NEWS
28/06/2019 8:35 PM AEST | Updated 28/06/2019 8:35 PM AEST

Theresa May And Vladimir Putin's Handshake Could Be The Most Awkward Thing Ever

Excruciating.

Theresa May began her meeting with Vladimir Putin at the G20 summit in Japan with an awkward handshake.

The pair grasped hands but did not smile before sitting down to begin their talks, which took place during the meeting of world leaders in Osaka.

May used the face-to-face session to tell Putin “there cannot be a normalisation of our bilateral relationship until Russia stops the irresponsible and destabilising activity,” Downing Street said.

She said: “the use of a deadly nerve agent on the streets of Salisbury formed part of a wider pattern of unacceptable behaviour and was a truly despicable act that led to the death of a British citizen, Dawn Sturgess.”

The prime minister was also clear with Putin that that the UK has irrefutable evidence that Russia was behind the attack.

“She said that this behaviour could never be repeated and that the UK wants to see the two individuals responsible brought to justice,” Downing St said.

“The prime minister said the UK would continue to unequivocally defend liberal democracy and protect the human rights and equality of all groups, including LGBT people.”

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There was little warmth on display between the two leaders.

Her comments came after Putin told the Financial Times that the Salisbury nerve agent attack on Sergei Skripal, a former Russian double agent, last year “wasn’t worth five pounds”.

Ahead of the meeting, the PM said her decision to hold talks with Mr Putin did not mean a return to “business as usual” with Russia.

The Russian president dismissed the Salisbury incident as “fuss about spies and counter-spies” that was “not worth serious interstate relations” and said “traitors must be punished”.

The UK believes Moscow’s GRU military intelligence agency was behind the Salisbury attack on former double agent Sergei Skripal and his daughter Yulia.

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The Russian president earlier dismissed the Salisbury incident as 'fuss about spies and counter-spies'.

Both survived the poison in Salisbury but in July 2018 Dawn Sturgess died after coming into contact with Novichok which is believed to have been in a perfume bottle.

Scotland Yard and the Crown Prosecution Service believe there is sufficient evidence to charge two Russians - known by the aliases Alexander Petrov and Ruslan Boshirov - with offences including conspiracy to murder over the attack on the Skripals.

Online investigation group Belingcat said Boshirov is actually the highly decorated Colonel Anatoliy Chepiga, and Petrov is a military doctor called Alexander Mishkin.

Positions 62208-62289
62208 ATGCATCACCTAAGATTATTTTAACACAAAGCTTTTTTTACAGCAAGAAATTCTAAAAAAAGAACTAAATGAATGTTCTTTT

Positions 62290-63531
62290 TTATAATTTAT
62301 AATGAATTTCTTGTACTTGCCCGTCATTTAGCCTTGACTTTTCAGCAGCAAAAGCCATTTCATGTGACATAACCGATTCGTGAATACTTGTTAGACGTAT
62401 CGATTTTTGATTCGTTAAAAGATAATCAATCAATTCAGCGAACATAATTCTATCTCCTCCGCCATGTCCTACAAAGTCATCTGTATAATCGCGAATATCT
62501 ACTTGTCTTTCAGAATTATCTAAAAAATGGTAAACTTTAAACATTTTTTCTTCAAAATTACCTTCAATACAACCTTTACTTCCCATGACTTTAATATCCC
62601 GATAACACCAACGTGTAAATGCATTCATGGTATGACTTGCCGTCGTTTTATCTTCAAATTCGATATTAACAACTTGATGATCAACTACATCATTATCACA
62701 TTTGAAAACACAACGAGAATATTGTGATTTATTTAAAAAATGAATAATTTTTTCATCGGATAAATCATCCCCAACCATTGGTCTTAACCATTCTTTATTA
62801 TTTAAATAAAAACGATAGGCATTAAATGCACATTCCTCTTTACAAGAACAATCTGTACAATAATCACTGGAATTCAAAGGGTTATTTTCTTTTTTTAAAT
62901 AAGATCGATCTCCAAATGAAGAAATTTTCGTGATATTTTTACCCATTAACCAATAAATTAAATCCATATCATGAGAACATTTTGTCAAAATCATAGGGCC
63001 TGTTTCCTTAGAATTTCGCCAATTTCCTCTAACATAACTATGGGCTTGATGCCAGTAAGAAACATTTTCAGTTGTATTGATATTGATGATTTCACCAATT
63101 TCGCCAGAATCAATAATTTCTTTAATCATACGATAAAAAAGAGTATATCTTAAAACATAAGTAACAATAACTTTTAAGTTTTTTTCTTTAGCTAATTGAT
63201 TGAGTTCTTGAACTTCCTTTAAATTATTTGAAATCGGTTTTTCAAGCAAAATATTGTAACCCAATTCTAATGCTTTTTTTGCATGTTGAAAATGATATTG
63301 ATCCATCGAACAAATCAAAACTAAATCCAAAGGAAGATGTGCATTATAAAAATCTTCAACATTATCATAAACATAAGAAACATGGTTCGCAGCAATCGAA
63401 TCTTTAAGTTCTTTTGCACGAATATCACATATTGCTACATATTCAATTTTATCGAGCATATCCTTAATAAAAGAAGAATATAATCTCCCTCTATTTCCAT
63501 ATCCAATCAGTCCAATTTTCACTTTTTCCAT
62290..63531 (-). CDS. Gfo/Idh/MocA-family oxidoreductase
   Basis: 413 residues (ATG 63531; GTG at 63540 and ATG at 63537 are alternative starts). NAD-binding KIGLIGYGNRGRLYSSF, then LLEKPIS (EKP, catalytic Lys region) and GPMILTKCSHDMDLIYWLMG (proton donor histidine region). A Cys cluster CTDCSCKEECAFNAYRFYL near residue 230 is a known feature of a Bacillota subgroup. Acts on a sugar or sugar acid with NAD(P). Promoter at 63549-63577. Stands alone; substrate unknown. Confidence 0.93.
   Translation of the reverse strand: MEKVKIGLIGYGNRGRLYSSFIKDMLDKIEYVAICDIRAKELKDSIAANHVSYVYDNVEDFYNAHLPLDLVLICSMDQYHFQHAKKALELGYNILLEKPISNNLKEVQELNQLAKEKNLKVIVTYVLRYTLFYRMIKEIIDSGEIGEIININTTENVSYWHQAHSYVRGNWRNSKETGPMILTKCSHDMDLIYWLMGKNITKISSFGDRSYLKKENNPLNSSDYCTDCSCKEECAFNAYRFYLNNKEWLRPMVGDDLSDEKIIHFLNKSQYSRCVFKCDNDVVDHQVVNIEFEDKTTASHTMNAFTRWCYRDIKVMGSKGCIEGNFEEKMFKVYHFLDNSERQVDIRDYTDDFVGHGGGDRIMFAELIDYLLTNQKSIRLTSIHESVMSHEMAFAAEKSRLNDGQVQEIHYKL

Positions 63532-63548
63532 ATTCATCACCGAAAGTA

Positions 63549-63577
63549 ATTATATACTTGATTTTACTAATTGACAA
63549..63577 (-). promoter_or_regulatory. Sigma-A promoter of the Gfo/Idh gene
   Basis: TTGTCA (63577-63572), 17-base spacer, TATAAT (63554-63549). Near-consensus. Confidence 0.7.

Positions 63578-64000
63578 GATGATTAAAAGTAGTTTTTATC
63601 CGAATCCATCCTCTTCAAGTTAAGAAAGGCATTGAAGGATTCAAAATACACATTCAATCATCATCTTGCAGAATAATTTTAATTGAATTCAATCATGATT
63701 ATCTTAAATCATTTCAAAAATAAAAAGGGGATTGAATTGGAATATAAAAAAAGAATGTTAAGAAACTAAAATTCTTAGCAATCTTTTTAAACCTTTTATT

The issue is looming large over the talks between the prime minister and Putin, despite the Russian leader’s attempt to dismiss the incident.

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May told reporters that the meeting gave her the chance to deliver a 'very clear message, leader to leader'.

It is the first formal bilateral meeting since the Salisbury attack put the UK-Russia relationship into the diplomatic deep freeze, although the two leaders did speak briefly at last year’s G20 in Argentina.

Earlier May told reporters that the meeting gave her the chance to deliver a “very clear message, leader to leader”.

The UK expelled 23 Russian diplomats May claimed were undeclared intelligence officers following the Salisbury attack and international allies including the US followed suit.

Putin said in an interview with the Financial Times: “Listen, all this fuss about spies and counterspies, it is not worth serious interstate relations. This spy story, as we say, it is not worth five kopecks. Or even five pounds, for that matter.

“And the issues concerning interstate relations, they are measured in billions and the fate of millions of people. How can we compare one with the other?”

He said the security agencies should deal with it, that UK businesses wanted to continue working with Russia, and that he believed the UK and his country were interested in fully restoring relations.

“At least I hope that a few preliminary steps will be made. I think it would be easier for Mrs May, maybe, because she is leaving and is free to do what she thinks is right, important and necessary and not to bother about some domestic political consequences,” he said.

Putin added: “Treason is the gravest crime possible and traitors must be punished. I am not saying that the Salisbury incident is the way to do it. Not at all. But traitors must be punished.”

Ahead of her showdown with Putin, the Prime Minister met Japanese counterpart Shinzo Abe, the summit’s host.

May said: “The UK and Japan are natural partners and we will continue to work together to uphold the global rules by which we seek to ensure a peaceful and prosperous world.”